Students, faculty and staff gather in the science center at Amherst College.

On a cloudy afternoon in April, a group of students, faculty and staff assembled in the North Commons of the Science Center to celebrate the latest cutting-edge technology Amherst has acquired in recent years: a high-performance computing (HPC) cluster. The event featured a student research poster session and presentations by faculty and staff who have already used the cluster for their work—as well as a much-hyped unveiling of the cluster’s closely guarded name, which had been the subject of a recent contest. 

At the end of the gathering, attendees mingled and sampled two cakes, each bearing icing with airbrushed images referencing the cluster’s official moniker. One had a photo of the equipment itself; the other, an image of a certain late poet whose presence (and, well, statue) still looms large at the College. 

The name? Wait for it… FrostByte. 

“I think it’s neat, catchy, and will be a good name–it’s definitely Amherst-appropriate,” said Amy Wagaman, professor of statistics, adding that the idea was submitted by a student. “We just need to be sure FrostByte continues to crunch our bytes for years to come.” 

Funded in large part by a $500,000 National Science Foundation grant the College received in 2021, the cluster came to be thanks to the efforts of Wagaman and Lee Spector, the Class of 1993 Professor of Computer Science, on the faculty side, and Andy Anderson, senior academic technology specialist, and Steffen Plotner, HPC administrator, both from the College’s Information Technology department. Anderson and Plotner spent many months setting up FrostByte to meet the needs of faculty and students, and, once the cluster went online in the fall of 2022, also helped onboard faculty users. The IT team then hired Douglas Hall, research computing specialist, in October of 2023 to expand cluster support and outreach within the Amherst community.  

For those in the know, the specs are impressive: FrostByte has 2048 central processing unit cores (CPU) and 126,336 graphics processing unit cores (GPU). To put this into perspective, the latest Macbook Pro has 12 CPU and 18 GPU. 

“Your laptop can’t handle this kind of computation,” noted Wagaman with a laugh. 

The fact that FrostByte belongs to a small liberal arts college–rather than a large research institution–is notable, said Spector. “The computational prowess of this cluster far exceeds what was once considered high performance even just a few years ago,” he explained. “As a result, [FrostByte] has opened up new possibilities for research and exploration across a wide variety of disciplines, not just in STEM.” 

He added that although only faculty members and students in computer science, math and statistics, physics and astronomy and geology have used FrostByte so far, he is excited for when scholars in the humanities and social sciences at Amherst take advantage of it as well. 

The hardware unit itself–which is roughly the size of a large refrigerator–is located in the nearby Holyoke-based Massachusetts Green High-Performance Computing Center along with HPC clusters belonging to MIT, UMass, and Boston, Harvard and Northeastern universities. The largest aggregation of research computing power in the northeast, the MGHPCC operates in a LEED platinum-certified facility and uses 100 percent carbon-free power, noted Fred Kass, associate chief information officer, who took the lead in IT on the FrostByte project.

“Research computing consumes a lot of energy, but the MGHPCC makes it as sustainable as possible,” he said. And Amherst’s presence in the facility via FrostByte “puts us where synergies and conversations around sustainable computing are happening in the larger research community,” he added. “I’d love to collaborate more with [the MGHPCC institutions] and other schools, and we are working toward doing some of that already.”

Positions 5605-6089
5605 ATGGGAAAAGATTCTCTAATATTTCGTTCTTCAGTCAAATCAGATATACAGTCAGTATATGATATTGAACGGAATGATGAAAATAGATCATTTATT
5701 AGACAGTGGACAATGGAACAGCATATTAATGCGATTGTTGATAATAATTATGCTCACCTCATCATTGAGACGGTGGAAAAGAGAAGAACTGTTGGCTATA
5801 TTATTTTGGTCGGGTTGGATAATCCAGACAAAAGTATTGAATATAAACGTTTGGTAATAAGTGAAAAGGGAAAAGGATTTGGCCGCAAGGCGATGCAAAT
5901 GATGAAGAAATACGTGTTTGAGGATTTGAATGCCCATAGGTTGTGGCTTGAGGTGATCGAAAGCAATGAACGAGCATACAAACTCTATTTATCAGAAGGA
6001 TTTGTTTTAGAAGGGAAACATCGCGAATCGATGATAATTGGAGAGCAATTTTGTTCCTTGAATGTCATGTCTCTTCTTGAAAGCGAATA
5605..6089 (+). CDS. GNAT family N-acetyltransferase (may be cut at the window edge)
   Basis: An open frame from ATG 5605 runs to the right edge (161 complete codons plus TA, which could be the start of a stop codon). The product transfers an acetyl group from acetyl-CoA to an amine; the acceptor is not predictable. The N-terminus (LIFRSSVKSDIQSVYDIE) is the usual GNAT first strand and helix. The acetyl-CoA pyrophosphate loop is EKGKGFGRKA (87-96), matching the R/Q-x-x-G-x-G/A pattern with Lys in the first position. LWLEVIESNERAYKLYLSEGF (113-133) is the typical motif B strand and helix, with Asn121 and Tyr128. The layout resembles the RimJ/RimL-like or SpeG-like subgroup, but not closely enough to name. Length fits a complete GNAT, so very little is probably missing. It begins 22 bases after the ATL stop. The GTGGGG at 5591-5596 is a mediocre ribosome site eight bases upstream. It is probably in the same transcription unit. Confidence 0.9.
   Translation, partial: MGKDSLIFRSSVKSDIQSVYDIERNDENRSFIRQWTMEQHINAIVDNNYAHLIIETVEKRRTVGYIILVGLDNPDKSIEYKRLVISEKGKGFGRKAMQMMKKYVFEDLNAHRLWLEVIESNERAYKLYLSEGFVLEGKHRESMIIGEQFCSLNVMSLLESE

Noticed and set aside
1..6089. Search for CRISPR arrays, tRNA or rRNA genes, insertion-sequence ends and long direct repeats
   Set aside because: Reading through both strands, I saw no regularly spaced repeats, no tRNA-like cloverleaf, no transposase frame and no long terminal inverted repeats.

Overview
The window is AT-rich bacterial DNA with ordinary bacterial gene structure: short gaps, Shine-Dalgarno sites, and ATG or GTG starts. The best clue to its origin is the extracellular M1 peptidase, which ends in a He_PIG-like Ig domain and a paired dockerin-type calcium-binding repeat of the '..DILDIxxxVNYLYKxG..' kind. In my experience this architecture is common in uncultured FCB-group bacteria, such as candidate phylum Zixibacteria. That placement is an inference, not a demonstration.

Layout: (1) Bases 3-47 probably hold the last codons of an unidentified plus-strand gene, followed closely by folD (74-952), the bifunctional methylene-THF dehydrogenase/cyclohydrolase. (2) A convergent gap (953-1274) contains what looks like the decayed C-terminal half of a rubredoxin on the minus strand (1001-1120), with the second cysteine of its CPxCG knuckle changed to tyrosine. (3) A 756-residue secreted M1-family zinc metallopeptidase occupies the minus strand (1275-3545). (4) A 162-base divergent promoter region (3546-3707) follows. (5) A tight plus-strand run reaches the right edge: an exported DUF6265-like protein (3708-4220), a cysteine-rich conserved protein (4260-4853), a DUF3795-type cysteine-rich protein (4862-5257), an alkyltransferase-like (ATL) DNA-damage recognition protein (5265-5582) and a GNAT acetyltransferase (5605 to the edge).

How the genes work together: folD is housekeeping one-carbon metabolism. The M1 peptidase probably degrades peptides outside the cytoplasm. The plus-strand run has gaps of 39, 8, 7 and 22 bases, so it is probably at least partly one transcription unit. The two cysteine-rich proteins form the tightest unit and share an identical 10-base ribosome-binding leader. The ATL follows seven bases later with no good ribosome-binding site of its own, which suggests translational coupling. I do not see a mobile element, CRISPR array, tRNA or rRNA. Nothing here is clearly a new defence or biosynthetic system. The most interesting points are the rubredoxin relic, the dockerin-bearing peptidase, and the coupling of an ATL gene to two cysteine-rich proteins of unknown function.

Wagaman said some numbers illustrate how FrostByte has caught on at Amherst already: more than 200 students, 40 faculty members and multiple courses have used it since its creation. “We wanted to lower the barriers to using the cluster so that it is accessible to a wider audience–and we are starting to see that bear fruit.” 

Such momentum was very much on display at the April 11 event. Daniella C. Bardalez Gagliuffi and Mia de los Reyes, both assistant professors of astronomy; Lillian Pentecost, assistant professor of computer science; and Andy Anderson, senior academic technology specialist in IT, and five students described work—on Coulomb crystals, lexicase-like selection and Seldonian algorithms, among other things—that was only possible because of FrostByte.

One presenter was statistics major Elizabeth Zhang ’24, who recently accepted a job as a health policy research assistant at the Center on Budget and Policy Priorities in Washington, D.C. Zhang’s research assessed the health effects of mixtures of chemical pollutants, and required the use of computationally intensive models that would have taken many weeks with even the most high-powered laptop. FrostByte did the work in seven days. 

Zhang said she was glad for the experience of using FrostByte, given her rapidly approaching next life chapter. “Some of the data that I’m going to be working with next year are these large, national sets of numbers. Having experience with working with really big data and intensive models was really useful for me in advocating for technical skills that I’ve gained.”

Just as useful, though, are the many liberal arts skills she honed at Amherst that complement those technical ones, she said. “For example, one of the most important things is to be able to communicate science to a lay community. If I were at another institution, I might not have had as much leeway to explore or practice that. Amherst has really prepared me for the future in that respect, because we are in a world where factual evidence is so crucial.”